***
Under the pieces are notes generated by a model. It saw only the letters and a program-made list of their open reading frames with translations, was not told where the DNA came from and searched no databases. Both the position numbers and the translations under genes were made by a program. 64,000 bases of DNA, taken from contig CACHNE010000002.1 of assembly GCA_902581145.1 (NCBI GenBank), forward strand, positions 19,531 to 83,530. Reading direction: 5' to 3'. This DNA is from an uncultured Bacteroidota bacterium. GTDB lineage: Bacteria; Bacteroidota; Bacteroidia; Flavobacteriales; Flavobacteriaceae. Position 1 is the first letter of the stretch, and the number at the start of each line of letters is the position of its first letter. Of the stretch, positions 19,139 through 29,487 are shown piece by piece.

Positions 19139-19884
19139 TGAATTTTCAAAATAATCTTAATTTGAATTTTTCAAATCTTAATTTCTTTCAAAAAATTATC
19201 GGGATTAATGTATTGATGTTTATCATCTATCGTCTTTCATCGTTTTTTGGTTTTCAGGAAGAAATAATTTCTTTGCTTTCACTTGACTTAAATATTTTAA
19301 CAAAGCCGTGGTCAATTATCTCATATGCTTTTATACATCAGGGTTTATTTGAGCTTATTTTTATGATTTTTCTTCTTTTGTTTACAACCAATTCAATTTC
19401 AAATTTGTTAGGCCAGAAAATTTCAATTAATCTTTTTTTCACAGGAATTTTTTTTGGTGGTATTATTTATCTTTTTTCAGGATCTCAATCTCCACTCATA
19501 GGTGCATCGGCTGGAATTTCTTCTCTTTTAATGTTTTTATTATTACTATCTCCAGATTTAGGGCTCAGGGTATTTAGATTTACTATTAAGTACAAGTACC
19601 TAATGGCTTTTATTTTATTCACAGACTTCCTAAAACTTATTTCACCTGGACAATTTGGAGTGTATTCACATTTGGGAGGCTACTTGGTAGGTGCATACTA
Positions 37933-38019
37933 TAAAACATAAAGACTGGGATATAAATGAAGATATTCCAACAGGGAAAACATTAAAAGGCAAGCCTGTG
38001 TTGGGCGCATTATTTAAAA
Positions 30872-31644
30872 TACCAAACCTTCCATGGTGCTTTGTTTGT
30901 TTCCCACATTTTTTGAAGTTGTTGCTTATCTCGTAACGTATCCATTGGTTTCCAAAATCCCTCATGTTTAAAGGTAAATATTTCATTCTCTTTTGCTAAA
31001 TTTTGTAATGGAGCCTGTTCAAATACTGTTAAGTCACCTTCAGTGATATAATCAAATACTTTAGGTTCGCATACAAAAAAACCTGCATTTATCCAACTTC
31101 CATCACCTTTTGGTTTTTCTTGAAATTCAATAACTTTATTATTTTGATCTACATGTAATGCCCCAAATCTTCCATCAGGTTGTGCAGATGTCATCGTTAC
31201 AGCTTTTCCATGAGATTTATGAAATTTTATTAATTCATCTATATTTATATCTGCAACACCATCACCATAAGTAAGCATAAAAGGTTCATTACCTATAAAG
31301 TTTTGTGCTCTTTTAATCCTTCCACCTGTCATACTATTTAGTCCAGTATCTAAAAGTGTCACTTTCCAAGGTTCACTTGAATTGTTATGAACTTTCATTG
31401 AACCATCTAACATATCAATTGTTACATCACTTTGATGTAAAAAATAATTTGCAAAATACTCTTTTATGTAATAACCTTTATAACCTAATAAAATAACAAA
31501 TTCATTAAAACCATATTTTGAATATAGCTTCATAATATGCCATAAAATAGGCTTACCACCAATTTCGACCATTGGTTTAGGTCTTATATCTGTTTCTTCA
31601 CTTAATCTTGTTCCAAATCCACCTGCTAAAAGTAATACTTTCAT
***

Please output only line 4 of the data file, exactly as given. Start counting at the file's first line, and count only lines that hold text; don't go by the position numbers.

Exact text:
19201 GGGATTAATGTATTGATGTTTATCATCTATCGTCTTTCATCGTTTTTTGGTTTTCAGGAAGAAATAATTTCTTTGCTTTCACTTGACTTAAATATTTTAA